Realizing a robust steam turbine design operating at USC steam conditions is all about selecting the right materials of construction. Alstom and its partners completed extensive studies of forgings, castings, and piping on high creep rupture strength, resistance to embrittlement, metallurgical stability, low oxidation velocity, oxidation layer strength, and ease of manufacture. Inside the turbine, advanced materials in the HP and IP rotor, inner casings, valve casings, and inlet blading stages were selected. In particular 9% to12% Cr ferritic steels are used in order to maintain operational flexibility. Table 3 shows the specific materials used in the TPP steam turbine design. The CB2 materials for castings and the FB2 materials for forgings were developed in the COST 522 program.
Table 3. Steam turbine material specifications for AEP’s John W. Turk, Jr. Power Plant. Source: Alstom
Figure 5 shows the progression of material selection from X20 steel used in a conventional subcritical design to the active European development program COST 536, which is developing suitable steam turbine materials for the next generation of USC steam turbines. Materials from the COST 501 program for applications up to 1,130F (610C) have been in operation for almost 10 years. New materials with higher creep strength and higher oxidation resistance are available from the COST 522 program for operation up to 1,165F (630C) and will be applied to many Alstom USC steam turbine projects under construction in Europe (up to 1,148F/620C for reheat) as well as the TPP steam turbine.
5. Steel history. The development history of steel alloys for steam turbine components. Source: Alstom
Turbine Design Features
Constructing rotors from several smaller forged disks allows the use of different materials for each section of the rotor, to match the optimum material for the exact operational conditions with a specific stage on a rotor. The high and intermediate inlet rotor selection for TPP is an FB2 material that has been developed for improved creep properties. Stress levels of welded rotors during thermal transients can be up to 40% lower compared to monoblock rotors operating under the same conditions. Alstom’s welded rotors, therefore, have an additional benefit of allowing faster start-ups and/or lowering the life consumption rate compared to monoblock rotors. Examples of forged disk materials and welding were photographed in the Alstom manufacturing plant (Figure 6).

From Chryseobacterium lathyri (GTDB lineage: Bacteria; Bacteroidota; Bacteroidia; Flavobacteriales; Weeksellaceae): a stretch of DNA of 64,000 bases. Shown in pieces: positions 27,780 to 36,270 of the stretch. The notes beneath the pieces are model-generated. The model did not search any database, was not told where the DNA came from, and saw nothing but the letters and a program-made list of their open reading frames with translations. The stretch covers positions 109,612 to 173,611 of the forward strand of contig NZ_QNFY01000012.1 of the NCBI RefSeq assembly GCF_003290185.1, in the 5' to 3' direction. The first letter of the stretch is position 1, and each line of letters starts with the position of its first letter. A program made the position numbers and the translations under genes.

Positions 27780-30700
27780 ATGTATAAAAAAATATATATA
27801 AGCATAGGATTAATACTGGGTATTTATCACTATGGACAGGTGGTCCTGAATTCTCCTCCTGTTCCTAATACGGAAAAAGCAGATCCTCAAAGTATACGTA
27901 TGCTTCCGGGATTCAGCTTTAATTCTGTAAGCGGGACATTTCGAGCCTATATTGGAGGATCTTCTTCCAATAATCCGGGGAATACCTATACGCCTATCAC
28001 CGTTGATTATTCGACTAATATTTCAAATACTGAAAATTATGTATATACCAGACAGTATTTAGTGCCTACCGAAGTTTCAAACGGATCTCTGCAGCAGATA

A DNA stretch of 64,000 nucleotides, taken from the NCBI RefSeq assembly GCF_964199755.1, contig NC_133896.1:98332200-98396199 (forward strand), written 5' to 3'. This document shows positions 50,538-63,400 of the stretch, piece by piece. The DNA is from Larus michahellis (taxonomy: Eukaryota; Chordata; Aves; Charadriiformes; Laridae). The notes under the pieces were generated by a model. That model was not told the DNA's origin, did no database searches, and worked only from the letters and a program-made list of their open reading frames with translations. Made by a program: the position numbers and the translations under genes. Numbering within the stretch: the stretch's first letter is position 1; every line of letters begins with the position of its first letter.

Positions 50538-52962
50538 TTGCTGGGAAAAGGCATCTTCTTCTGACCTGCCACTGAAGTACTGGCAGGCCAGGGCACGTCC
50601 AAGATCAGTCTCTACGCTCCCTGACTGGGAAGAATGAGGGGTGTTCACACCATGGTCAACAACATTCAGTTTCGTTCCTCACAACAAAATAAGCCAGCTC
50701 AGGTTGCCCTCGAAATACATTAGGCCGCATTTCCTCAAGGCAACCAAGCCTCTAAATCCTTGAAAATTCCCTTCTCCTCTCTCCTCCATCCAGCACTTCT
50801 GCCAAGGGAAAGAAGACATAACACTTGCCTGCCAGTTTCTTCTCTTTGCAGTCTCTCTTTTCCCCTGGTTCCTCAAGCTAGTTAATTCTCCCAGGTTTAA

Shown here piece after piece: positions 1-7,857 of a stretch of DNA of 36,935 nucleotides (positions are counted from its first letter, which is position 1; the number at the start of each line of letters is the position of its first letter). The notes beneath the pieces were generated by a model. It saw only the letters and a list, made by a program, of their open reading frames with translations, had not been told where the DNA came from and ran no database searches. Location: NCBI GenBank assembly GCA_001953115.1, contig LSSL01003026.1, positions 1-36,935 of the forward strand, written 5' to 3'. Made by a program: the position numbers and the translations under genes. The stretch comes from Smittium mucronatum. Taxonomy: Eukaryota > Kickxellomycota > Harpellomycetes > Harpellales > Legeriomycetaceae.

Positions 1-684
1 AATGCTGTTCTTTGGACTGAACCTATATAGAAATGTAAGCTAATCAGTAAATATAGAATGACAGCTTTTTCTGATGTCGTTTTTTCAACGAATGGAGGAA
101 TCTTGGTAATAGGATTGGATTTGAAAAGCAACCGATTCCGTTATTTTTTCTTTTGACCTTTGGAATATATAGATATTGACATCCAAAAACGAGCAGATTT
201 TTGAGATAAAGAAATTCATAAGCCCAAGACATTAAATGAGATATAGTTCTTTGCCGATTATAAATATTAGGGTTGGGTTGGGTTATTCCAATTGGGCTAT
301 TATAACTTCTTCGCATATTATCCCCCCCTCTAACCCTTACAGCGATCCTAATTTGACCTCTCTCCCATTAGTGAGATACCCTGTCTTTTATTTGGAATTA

6. Forged steel. Rotor sections are queued for their next machining operation (top). First-step rotor welding begins (bottom) for the TPP steam turbine in the Alstom factory. Courtesy: Alstom
Radial symmetry is a big concern, in particular at higher temperatures. The HP turbine shrink ring design, utilized by Alstom successfully since the 1960s, eliminates inner casing bolt flanges and therefore maximizes radial symmetry. Lower inner casing stresses reduce creep and distortion, thus extending unit life and outage intervals. Because the inner casing is in symmetrical compression, ovalization, as known from flange designs, does not occur. The benefits of this design are long-term stable clearances and sustained efficiencies. In regard to USC applications, the benefits extend to long-term reliability and excellent operational flexibility. Figure 7 shows an HP inner casing with rotor before and after assembly into the lower outer casing.
7. Close tolerances. A high-pressure inner casing with rotor before (top) and after (bottom) assembly into the lower outer casing. Courtesy: Alstom
The basic double-shell IP turbine design with horizontal split outer and inner casings is common but was adapted to higher-temperature USC conditions through judicious selection of materials. In addition, the IP turbine inner casing was modified with a more-harmonic mass distribution in the inner shell to minimize distortions at elevated temperatures in the inlet section. The benefit is long-term sustained clearances and efficiencies.
Many Efficiency Improvements
The Alstom principle of using separate cylinders for the HP and IP turbines gives the steam path designer full freedom to optimize the number of turbine stages given the long expansion line of an USC unit compared to a subcritical unit. The number of stages in the HP turbine, as well as in the IP turbine, were increased by about 25%, compared to a typical subcritical application.
Other design parameters were considered when maximizing performance of the TPP steam turbine design for USC steam conditions. Full arc inlet scrolls improve efficiency and minimize component thermal fatigue damage. In this design the control valves typically operate wide open with flow control through the boiler feed pump. Overpressure operation provides the turbine flow margin to produce additional electrical output when required.
The TPP steam turbine will also be equipped with Alstom’s latest steam path and sealing technology. Alstom has continuously improved the airfoil design and optimized the complete steam path by reducing gap and leakage flow interactions with the main flow. Brush seals and abrasive coating seals will be considered to further improve efficiency.
The exhaust area plays a critical role in steam cycle efficiency; therefore, optimizing the performance of the last stage blade is critical. The TPP exhaust area of 4 feet x 72.1 feet ideally covers the operating range at the various design ambient conditions.
—Heinrich Klotz ([email protected]) is a product specialist for Alstom Turbomachines Group, Alstom Power Systems GmbH, Germany. Ken Davis ([email protected]) is manager for New Generation Design & Engineering for AEP. Michelle Nowak is sales manager and Eric Pickering ([email protected]) is regional sales development manager for Alstom Power Inc., USA.